I usually advise to have lifts at an hour and a half, tops (including warm up, stretches, mobility, and extra rest time if needed) and I regularly finish 15 minutes before that limit. For a busy person, I bet you can cut that time in half! All you need to do is focus on the exercises that hit the muscle groups you want to develop.

To maintain an attractive and capable body, you only need a weekly rotation of 6 movements at a time.

For example a week’s workout could look like this:

(3 sets each with 3 minutes of rest, done RPT-style, excluding warmup sets)

Monday:  Weighted pull-ups , barbell rows
Wednesday: Squat, deadlift
Friday: Bench press, standing overhead press

Of course, this is lacking a lot of accessory exercises and a lot of volume for sarcoplasmic gains (read this article for more info on sarcoplasmic gains, and when and how to add volume). Your physique won’t be optimized per se, but you will build/maintain a solid foundation of strength and lean muscle mass. If your body fat is low enough, you will see great muscle definition and

This super-minimalist routine will provide a good starting point if you find a way to free up more time in your day.

Don’t spend any time in the gym doing stretching and mobility work aside from a quick cool down. Rather, use stretching and mobility to get your blood flowing during work and when you’re at home. Pepper it in those random ~5 minute breaks you have throughout the day. You know, those breaks that are somewhat annoying because there isn’t enough time to get anything done or truly relax. That way you can truly optimize your minutes instead of sitting in limbo.

I don’t have many specific recommendations for what to stretch other than to stretch what feels tight; however, I highly recommend for every one hour seated, spend one minute in a deep hip flexor stretch for each side. I mean DEEP.

Humans aren’t supposed to sit for 8 hours a day, and doing so leads to tight and weak hip flexors that will wreak havoc on your power output, mobility, and physique.

Lastly, for cardio, simply consider walking. An hour of brisk walking can burn 400 calories for an average-built man. Walking can be a substitute for a taxi ride, can be capitalized on during your commute, and already occurs when you get groceries or walk your dog.

Walking is also so low-intensity that you can stack activities with it. For instance, you can have a long phone call as you stroll around your building. You can listen to an audiobook as you walk to and from work. Heck, you can even break open the pocketbook for a treadmill desk so you can work regularly whilst walking!


There you have it, you big-time moneymakers! Getting in shape in a time-starved schedule takes some adjusting and some rounded corners, but it can be done. Don’t let anyone convince you that you need to spend 2 hours in the gym or to spend all your downtime over a stove.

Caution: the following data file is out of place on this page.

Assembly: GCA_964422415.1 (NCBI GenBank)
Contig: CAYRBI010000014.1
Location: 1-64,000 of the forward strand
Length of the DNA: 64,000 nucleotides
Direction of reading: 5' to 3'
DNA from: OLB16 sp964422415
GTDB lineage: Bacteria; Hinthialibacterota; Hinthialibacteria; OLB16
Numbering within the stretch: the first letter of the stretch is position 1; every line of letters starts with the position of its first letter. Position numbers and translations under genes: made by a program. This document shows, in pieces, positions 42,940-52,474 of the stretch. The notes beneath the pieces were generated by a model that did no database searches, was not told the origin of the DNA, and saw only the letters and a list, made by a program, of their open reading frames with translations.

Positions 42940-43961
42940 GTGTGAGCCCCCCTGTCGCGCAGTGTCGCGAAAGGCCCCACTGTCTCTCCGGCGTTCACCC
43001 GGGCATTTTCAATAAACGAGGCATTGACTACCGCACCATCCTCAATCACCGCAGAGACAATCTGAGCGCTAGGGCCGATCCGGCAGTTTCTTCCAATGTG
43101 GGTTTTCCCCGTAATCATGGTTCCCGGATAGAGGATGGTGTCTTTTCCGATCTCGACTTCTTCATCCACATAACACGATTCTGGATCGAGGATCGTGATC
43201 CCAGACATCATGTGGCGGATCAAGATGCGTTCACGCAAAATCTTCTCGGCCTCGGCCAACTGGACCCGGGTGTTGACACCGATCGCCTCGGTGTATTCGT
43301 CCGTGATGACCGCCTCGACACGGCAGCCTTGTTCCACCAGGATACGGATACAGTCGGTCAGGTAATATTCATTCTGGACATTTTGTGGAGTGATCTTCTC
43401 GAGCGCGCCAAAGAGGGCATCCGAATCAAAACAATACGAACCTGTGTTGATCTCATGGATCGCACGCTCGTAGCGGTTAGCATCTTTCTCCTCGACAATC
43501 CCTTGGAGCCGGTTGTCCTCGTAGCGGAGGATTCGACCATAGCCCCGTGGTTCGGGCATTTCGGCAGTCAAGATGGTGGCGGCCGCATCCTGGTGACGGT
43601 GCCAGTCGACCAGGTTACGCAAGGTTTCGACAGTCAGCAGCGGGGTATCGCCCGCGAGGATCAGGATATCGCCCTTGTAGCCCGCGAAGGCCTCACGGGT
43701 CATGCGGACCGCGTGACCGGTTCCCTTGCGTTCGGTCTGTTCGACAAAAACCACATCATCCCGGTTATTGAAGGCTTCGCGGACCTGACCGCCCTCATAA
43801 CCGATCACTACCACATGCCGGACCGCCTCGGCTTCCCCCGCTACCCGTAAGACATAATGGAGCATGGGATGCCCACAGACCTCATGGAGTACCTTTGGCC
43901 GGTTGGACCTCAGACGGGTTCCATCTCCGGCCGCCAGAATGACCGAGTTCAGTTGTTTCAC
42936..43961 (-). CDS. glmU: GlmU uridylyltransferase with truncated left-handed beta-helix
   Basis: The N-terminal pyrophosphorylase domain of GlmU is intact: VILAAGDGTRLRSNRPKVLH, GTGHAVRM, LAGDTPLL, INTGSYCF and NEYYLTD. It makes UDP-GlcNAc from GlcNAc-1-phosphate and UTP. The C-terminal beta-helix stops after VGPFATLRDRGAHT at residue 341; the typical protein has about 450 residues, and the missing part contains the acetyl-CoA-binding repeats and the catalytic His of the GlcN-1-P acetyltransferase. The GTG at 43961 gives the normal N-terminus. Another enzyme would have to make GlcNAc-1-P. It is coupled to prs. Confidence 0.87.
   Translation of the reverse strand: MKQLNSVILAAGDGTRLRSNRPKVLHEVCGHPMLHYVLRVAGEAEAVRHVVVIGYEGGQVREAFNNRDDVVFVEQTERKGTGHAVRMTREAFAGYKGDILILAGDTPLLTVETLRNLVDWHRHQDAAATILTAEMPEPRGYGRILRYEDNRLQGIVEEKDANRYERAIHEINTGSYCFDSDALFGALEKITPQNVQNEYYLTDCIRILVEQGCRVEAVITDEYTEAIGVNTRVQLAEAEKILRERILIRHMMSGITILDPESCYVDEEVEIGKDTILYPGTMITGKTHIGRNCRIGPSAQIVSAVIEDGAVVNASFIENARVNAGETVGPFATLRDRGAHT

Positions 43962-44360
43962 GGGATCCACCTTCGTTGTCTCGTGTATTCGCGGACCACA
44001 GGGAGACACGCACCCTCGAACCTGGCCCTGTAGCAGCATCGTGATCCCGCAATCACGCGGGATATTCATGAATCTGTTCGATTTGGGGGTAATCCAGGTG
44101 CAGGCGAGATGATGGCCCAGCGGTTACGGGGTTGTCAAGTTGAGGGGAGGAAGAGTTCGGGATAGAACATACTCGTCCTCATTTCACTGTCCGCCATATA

For nutrition, you will front load the work for the entire week and use some eyeballing strategies to hit your macros.

For lifting, you will focus on 6 key lifts that most of my advice, recommended programs, and programs in development are predicated on anyway. You will just miss out on the icing on the cake.

Your will sprinkle in stretching and mobility work throughout your day as you see fit. Be sure to get 1 minute of a deep hip flexor stretch (each side) for every hour of sitting.

Finally, integrate walking into your day and reap the benefits of stacking activities.

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A Primer on Periodization + My Favorite Methods

Stand aside kettlebells. I’m all about that barbell action

Strength training is a non-negotiable when improving your physique and a huge plus when improving your health.

However, the strength training world can be like a jungle full of intimidating factors. Hell, even going to the gym in the first place is intimidating for many!

Yet another intimidating factor is every other lifter trying to push information on you regarding fitness and nutrition.  While this may be good natured, or whether what they are saying is correct or not, it doesn’t matter if you are burdened or confused by what is being talked about. It adds an unnecessary level of woe.

One such nugget of information is the concept of periodization. You may have heard that word tossed around, but you haven’t the slightest idea what it is.

Or maybe you’ve been lifting for a while and are aware of what periodization is, but you opt to ignore it in favor of constant repetition (using the same sets and reps over time). After all, periodization is confusing, right? Is it not reserved for personal training clients, elite athletes, or professional bodybuilders and powerlifters?

Setting up a periodization model with all the associated math, etc. would take up too much time in your schedule! After all, you don’t want to live in the gym; your life doesn’t revolve around fitness!

The alternative to periodization is called constant repetition. Constant repetition is easy and it allows for respectable gains (especially in beginners). In constant repetition, you simply add a small amount of weight or a single rep each workout. It is a very easy plan to follow, and is ideal for emphasizing the most important factor in building muscle: progressive tension overload (just like in reverse pyramid training which is a form of periodization on its own).